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From: (Jordin Kare)
Subject: Re: More peroxide questions...
Date: Mon, 22 Jun 1998 23:35:42 -0700

In article <>, wrote:

> The reason for my interest is I am toying with a paper design of a
> small RLV that would use these storable propellants only, in the
> lowest tech way possible (small/dumb/reusable?).

Mitchell Burnside Clapp at one time did a design for a simple
perox/kerosene pressure fed; that basic design has been adopted by the
ERPS folks.
> One (of many) basic confusions I have is in engine types.  From what I
> have heard there are roughly 3 main types, in increasing order of
> complexity and weight:  Pressure fed, pump (non-turbo), and turbo
> pump.  Is this generalization correct?

Pressure fed is simpler than pump fed in general.  The difference between
turbopumps and non-turbo pumps (including reciprocating pumps and rotary
positive-displacement pumps) cannot be so easily summarized.  A very basic
summary:  turbopumps are simple in principle, and simple for large
systems, constant conditions, or low performance.  High performance over a
wide range of conditions tends to need very sophisticated design and
fabrication.  Small size is hard to do at low weight (bad scaling).
Non-turbopumps are potentially superior at small size (very roughly, <5000
lb thrust) or for widely varying flow rates.  They are also comparatively
simple to make (lathe & drill press vs. multiaxis milling machine).

If the non-turbo pump variety,
> what generally powers the pumps?   What is the highest reasonable
> pressure one can get from a pressure fed system?

No fundamental limit, but most pressure fed systems run <1000 psi, and
many run around 200 psi.

 For a pump
> (non-turbo) fed system?

LLNL's Mockingbird was designed for 1000 psi feed, 700 psi chamber, if I
recall correctly offhand.

Do you still need to pressurize the
> propellants a little in both of the pump fed types?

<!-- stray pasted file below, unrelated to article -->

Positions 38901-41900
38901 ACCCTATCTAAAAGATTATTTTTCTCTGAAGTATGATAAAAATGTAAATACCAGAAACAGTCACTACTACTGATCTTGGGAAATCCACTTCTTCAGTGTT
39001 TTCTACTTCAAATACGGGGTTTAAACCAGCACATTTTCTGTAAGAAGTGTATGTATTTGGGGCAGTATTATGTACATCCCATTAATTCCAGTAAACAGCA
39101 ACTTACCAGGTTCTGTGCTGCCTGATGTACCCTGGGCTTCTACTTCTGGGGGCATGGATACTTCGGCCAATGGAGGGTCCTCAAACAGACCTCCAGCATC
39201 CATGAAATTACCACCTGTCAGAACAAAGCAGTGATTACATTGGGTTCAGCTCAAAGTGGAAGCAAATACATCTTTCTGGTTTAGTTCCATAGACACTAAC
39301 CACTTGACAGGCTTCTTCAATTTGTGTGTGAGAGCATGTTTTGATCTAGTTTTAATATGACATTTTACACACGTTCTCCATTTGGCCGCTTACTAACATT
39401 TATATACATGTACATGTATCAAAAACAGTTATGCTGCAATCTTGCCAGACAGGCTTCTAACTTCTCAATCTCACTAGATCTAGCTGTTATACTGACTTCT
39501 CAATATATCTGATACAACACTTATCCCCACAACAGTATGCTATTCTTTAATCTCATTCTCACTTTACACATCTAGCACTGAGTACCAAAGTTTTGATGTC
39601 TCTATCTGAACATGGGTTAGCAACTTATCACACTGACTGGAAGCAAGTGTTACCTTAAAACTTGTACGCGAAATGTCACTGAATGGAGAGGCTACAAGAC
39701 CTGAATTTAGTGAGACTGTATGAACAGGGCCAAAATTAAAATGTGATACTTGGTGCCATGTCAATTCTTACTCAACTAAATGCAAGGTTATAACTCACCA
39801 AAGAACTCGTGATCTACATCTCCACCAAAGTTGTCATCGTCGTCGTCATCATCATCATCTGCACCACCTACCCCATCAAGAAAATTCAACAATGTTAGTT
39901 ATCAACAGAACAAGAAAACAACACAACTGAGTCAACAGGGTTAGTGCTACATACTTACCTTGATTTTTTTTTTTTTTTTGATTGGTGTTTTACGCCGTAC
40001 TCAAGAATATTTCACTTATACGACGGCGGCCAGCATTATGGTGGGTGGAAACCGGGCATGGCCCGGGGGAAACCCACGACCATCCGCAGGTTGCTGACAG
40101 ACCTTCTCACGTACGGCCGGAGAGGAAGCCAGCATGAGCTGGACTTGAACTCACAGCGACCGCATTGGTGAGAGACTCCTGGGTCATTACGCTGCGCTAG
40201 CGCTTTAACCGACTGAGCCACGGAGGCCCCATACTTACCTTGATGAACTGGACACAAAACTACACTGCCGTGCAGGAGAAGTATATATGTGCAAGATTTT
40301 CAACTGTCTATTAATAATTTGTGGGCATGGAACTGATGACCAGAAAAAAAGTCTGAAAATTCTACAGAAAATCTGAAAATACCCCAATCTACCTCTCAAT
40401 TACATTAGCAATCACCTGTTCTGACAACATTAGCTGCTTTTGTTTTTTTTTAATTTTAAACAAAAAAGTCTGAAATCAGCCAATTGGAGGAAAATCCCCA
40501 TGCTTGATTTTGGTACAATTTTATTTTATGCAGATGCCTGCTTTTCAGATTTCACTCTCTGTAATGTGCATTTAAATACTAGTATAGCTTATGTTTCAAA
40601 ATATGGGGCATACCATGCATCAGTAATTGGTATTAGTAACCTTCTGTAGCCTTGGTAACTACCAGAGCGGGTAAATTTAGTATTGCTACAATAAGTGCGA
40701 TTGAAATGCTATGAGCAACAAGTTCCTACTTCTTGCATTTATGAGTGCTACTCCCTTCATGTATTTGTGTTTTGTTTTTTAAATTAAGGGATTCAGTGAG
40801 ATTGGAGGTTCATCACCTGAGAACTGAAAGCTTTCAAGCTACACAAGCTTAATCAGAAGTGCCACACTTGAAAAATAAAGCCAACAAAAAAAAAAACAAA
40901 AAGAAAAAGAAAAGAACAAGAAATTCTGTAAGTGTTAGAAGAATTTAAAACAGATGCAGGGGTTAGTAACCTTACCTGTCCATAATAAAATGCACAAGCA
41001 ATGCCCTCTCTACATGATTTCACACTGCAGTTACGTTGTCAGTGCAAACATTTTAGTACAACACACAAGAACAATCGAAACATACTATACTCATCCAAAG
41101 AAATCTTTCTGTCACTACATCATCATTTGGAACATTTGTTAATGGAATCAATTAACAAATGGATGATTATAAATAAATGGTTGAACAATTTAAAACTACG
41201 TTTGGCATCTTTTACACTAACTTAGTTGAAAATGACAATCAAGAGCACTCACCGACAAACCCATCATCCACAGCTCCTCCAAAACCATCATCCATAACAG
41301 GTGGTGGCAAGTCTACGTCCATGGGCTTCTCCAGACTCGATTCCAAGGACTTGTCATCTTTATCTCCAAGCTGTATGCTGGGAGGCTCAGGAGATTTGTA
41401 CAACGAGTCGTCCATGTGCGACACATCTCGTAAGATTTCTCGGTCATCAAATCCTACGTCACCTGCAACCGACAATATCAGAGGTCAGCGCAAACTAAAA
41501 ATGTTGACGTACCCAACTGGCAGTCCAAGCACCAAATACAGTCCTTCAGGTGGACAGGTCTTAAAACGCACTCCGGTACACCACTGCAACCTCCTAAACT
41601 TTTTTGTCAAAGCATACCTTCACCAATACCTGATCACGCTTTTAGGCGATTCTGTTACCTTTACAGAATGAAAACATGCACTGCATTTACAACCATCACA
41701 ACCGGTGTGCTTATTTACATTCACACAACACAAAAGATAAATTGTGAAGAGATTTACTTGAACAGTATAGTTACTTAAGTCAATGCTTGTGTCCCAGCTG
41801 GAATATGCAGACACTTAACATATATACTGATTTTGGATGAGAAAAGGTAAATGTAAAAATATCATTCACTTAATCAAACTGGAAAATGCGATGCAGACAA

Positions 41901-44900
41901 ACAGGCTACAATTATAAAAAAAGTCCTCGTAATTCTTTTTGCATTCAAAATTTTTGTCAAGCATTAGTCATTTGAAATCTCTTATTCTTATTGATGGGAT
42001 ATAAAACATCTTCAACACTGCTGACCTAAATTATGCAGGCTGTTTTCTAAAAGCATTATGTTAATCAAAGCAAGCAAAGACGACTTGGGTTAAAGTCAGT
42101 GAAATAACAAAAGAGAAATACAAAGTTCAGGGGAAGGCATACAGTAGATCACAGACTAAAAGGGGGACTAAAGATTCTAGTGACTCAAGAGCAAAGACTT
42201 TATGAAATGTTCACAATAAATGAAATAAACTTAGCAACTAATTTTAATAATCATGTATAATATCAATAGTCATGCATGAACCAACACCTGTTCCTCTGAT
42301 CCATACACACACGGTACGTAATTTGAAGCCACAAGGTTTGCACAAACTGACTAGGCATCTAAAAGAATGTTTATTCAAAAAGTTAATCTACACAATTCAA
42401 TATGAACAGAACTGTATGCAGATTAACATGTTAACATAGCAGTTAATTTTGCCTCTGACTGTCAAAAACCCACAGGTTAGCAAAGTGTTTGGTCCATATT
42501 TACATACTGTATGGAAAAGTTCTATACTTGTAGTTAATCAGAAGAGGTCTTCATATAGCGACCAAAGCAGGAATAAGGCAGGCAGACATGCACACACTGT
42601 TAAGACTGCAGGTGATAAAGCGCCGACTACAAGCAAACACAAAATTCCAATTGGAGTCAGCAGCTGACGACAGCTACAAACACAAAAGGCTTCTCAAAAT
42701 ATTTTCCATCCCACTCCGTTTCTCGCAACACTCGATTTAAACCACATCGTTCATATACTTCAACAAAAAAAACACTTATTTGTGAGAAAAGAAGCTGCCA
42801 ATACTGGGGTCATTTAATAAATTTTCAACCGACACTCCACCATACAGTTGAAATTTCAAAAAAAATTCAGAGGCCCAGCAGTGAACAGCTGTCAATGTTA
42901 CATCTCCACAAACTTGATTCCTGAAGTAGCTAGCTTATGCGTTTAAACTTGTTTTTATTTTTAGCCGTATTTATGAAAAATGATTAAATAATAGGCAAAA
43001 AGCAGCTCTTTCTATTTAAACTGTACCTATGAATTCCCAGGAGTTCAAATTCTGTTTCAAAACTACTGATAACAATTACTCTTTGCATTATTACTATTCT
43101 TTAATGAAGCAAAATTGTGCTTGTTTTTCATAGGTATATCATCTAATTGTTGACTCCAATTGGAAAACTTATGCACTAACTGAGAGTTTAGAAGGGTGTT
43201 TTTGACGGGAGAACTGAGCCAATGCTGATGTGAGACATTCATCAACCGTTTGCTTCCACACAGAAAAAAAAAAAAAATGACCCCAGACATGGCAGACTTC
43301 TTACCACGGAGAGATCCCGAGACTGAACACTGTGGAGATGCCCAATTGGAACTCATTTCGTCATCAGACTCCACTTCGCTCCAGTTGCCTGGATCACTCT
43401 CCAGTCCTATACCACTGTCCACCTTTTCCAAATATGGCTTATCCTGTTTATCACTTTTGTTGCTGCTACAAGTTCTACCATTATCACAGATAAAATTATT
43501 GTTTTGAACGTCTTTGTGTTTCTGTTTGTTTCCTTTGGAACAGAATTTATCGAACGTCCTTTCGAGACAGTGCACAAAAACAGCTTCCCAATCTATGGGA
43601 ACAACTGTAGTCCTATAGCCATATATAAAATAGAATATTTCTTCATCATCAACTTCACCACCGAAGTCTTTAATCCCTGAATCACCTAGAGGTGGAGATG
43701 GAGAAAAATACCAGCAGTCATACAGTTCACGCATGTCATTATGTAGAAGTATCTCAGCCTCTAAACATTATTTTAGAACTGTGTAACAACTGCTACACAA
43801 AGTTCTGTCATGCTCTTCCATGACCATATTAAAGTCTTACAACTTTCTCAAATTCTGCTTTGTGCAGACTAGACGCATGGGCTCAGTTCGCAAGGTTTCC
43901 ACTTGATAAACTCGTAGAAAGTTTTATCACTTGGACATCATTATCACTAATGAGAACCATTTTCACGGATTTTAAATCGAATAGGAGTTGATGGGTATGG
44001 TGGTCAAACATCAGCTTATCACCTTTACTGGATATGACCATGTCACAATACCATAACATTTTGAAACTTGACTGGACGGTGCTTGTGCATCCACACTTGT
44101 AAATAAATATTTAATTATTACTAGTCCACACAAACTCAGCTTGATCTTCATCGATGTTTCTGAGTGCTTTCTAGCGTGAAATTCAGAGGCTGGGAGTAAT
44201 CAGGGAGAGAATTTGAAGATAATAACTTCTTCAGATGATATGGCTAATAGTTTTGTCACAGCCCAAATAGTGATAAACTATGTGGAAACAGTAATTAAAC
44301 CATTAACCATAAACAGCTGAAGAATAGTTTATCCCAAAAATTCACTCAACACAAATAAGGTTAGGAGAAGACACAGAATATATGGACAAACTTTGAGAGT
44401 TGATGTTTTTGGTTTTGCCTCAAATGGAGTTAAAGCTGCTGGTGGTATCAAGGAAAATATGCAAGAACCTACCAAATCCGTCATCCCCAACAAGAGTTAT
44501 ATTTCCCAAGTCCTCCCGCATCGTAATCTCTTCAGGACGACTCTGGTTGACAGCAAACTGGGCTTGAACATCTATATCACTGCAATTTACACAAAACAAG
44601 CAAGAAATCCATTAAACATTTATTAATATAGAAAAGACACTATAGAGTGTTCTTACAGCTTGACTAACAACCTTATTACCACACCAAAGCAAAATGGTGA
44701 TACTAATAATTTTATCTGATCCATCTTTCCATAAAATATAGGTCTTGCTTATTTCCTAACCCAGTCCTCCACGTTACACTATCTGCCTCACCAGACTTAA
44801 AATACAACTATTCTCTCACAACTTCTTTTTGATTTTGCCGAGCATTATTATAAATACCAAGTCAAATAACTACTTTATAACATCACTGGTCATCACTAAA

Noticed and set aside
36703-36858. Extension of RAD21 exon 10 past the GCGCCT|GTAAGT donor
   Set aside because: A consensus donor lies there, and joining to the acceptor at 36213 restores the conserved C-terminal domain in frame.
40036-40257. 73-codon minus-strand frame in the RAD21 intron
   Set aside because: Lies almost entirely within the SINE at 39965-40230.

Less for nonturbopumps than for turbopumps.  Turbopumps operate at fixed
pressure ratio, so output is a multiple of input pressure; also turbopumps
are damaged by cavitation if input pressure drops too low.  Positive
displacement pumps do not have a fixed pressure ratio (output pressure is
set entirely by drive power and output flow) and are generally not
severely damaged by cavitation.

Was the 280 ISP
> for Black Arrow a simple pressure fed system?

No.  Black Arrow used a simple turbopump.
> Finally, how's this for an off the wall idea:  What would happen if
> one used gaseous O2 as the pressurizing gas for the H2O2 tank?  Would
> it make the peroxide unstable?

>  Would some of it dissolve into the
> peroxide?

Very little, I believe.  The main problems are that O2 is fairly dense, so
you need a lot of it to provide much pressurization (compared to He
pressurization), and high pressure gaseous O2 is wickedly reactive
(remember the Apollo 1 fire at 17 psi O2) -- even worse if you heat it to
reduce the mass of gas required.

Jordin Kare

From: (Jordin Kare)
Subject: Re: More peroxide questions...
Date: Wed, 24 Jun 1998 21:52:02 -0700

In article <>, (Henry Spencer)

> >If the non-turbo pump variety, what generally powers the pumps?
> Same thing as in the turbopump variety:  hot gas, either from combustion
> or decomposition of propellants (perhaps not the same propellants as the
> engine itself burns).  There is no other reasonable way of storing the
> energy required; batteries are immensely heavy for the energy they store,
> and all other possibilities are even worse.

For Mockingbird, we did look at running the pump on He, stored
cryogenically and warmed by a heat exchanger on the engine.  The main
advantage, of course, was that the hot gas driving the pump was wholly
nonreactive and noncombustible, which made the pump design a lot simpler.
It also gave reasonable performance even with the He at modest
temperatures, especially since even room temperature He can be exhausted
at something like 200 s Isp; low temperature meant we could use elastomer
seals on the pump.  Cryo storage kept the He storage tank mass
reasonable.  But the heat exchanger and associated plumbing was ugly.  The
nominal final design went back to running the pumps on decomposed peroxide
(shades of the V2!)

Jordin Kare

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